Page:Essays on Political Economy (Bastiat).djvu/48

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40
CAPITAL AND INTEREST.

The man who gives me a glass of water in the Pyrenees, does not render me so great a service as he who allows me one in the desert of Sahara. If there are many planes, sacks of corn, or houses, in a country, the use of them is obtained, other things being equal, on more favourable conditions than if they were few; for the simple reason, that the lender renders in this case a smaller relative service.

It is not surprising, therefore, that the more abundant capitals are, the lower is the interest.

Is this saying that it will ever reach zero? No; because, I repeat it, the principle of a remuneration is in the loan. To say that interest will be annihilated, is to say that there will never be any motive for saving, for denying ourselves, in order to form new capitals, nor even to preserve the old ones. In this case, the waste would immediately bring a void, and interest would directly reappear.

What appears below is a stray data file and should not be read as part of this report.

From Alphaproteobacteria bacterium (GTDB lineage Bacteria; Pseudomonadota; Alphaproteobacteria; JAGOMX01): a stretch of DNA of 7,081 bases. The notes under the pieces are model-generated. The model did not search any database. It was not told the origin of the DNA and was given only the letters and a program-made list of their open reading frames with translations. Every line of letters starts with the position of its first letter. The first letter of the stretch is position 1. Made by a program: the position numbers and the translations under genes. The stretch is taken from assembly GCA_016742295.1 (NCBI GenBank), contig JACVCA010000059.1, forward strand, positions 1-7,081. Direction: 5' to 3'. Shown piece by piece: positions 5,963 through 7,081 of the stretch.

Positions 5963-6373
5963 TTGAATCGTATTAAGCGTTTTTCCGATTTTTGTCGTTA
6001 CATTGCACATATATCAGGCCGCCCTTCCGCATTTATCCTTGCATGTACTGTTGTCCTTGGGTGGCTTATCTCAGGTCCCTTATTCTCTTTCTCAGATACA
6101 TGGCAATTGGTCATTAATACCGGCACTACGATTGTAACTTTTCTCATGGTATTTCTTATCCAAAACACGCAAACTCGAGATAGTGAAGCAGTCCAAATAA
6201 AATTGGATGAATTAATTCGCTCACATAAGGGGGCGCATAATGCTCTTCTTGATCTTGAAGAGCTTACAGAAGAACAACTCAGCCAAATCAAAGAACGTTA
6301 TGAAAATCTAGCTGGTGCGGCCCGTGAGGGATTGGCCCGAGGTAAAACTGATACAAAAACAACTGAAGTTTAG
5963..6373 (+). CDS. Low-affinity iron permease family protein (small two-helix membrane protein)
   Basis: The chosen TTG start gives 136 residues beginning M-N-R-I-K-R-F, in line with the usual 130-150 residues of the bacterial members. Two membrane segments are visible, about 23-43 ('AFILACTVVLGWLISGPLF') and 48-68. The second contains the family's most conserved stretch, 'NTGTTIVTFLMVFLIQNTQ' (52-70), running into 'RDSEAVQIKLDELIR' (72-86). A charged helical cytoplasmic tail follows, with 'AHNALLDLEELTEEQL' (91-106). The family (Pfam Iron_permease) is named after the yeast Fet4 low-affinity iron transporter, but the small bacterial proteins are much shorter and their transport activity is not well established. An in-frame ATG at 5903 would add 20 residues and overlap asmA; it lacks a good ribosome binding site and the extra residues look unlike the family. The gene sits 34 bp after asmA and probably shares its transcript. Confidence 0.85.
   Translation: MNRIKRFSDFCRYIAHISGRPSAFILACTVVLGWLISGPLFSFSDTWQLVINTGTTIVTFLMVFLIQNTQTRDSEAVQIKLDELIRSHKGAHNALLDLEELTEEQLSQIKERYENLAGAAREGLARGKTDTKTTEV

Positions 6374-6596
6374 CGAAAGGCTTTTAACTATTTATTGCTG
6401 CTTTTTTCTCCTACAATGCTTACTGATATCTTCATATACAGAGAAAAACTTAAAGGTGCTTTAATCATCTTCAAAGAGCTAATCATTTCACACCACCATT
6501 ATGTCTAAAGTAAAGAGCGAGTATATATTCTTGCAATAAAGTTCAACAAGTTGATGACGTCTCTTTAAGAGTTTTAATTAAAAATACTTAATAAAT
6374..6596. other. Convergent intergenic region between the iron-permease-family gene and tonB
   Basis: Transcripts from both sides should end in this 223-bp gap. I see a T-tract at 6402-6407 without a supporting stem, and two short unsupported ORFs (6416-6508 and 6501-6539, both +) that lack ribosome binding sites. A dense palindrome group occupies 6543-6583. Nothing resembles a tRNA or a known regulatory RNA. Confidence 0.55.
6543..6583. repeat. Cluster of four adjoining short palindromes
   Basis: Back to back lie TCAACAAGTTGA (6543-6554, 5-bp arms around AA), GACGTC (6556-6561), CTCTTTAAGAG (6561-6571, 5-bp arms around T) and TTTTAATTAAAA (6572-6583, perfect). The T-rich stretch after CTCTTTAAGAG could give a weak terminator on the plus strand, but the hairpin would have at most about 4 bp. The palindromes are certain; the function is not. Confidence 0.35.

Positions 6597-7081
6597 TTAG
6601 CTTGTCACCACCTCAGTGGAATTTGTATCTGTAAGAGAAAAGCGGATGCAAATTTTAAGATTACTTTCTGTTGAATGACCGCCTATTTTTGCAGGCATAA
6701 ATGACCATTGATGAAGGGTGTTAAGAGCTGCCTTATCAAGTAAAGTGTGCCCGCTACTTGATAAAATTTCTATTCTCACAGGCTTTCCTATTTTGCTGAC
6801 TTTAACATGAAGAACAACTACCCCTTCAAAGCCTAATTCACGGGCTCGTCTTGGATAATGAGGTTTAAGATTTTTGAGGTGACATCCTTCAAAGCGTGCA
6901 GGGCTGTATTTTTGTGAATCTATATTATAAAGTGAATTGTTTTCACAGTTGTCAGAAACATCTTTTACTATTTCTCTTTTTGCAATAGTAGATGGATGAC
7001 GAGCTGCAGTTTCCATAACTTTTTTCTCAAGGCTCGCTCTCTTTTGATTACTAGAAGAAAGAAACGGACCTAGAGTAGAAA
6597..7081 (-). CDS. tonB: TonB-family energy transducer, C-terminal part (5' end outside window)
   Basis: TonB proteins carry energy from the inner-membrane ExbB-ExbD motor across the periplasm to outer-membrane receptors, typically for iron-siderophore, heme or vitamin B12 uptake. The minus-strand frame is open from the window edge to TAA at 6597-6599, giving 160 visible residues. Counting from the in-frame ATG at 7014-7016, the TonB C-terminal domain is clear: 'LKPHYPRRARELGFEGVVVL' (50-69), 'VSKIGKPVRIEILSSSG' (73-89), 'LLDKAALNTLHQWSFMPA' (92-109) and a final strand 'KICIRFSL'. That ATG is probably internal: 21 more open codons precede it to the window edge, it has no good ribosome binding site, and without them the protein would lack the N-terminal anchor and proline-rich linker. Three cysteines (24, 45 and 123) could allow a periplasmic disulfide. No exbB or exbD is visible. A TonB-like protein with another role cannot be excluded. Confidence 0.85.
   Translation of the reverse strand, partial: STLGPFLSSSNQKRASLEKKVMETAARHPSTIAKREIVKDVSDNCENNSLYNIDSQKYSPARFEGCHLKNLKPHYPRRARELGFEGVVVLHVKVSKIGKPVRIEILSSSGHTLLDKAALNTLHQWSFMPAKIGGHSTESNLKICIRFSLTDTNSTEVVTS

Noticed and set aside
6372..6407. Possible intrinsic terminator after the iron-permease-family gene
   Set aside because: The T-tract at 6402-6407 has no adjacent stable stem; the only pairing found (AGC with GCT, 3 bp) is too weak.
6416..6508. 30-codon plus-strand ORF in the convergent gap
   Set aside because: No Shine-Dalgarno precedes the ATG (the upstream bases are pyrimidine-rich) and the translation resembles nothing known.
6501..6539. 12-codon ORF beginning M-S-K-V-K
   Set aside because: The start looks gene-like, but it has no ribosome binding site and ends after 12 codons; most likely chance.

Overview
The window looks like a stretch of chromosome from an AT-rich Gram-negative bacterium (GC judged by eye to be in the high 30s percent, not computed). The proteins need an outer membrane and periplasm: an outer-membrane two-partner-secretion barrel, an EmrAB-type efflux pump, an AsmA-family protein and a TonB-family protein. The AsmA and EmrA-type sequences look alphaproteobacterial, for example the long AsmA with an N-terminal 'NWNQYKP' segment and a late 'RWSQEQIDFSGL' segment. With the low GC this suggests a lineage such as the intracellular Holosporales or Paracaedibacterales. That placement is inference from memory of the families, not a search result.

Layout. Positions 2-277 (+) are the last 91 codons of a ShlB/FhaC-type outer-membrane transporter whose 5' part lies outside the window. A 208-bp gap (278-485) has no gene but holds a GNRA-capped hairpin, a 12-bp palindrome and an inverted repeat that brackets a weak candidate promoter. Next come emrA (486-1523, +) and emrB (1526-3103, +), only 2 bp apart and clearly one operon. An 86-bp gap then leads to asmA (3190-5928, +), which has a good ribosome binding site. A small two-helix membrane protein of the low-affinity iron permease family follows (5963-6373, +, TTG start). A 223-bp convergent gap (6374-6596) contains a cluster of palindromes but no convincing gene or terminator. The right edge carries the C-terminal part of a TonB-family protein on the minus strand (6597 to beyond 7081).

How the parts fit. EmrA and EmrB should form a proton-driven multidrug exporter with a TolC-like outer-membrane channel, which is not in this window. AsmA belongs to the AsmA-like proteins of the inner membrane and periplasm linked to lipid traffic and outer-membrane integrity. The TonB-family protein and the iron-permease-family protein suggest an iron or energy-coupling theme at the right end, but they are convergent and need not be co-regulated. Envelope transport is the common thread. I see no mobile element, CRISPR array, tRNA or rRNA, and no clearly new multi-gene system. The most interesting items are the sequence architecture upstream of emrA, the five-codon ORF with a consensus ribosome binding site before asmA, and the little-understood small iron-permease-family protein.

In that, the nature of the services of which we are speaking does not differ from any other. Thanks to industrial progress, a pair of stockings which used to be worth six francs, has successively been worth only four, three, and two. No one can say to what point this value will descend; but we can affirm that it will never reach zero, unless the stockings finished by producing themselves spontaneously. Why? Because the principle of remuneration is in labour; because he who works for another renders a service, and ought to receive a service. If no one paid for stockings they would cease to be made; and, with the scarcity, the price would not fail to reappear.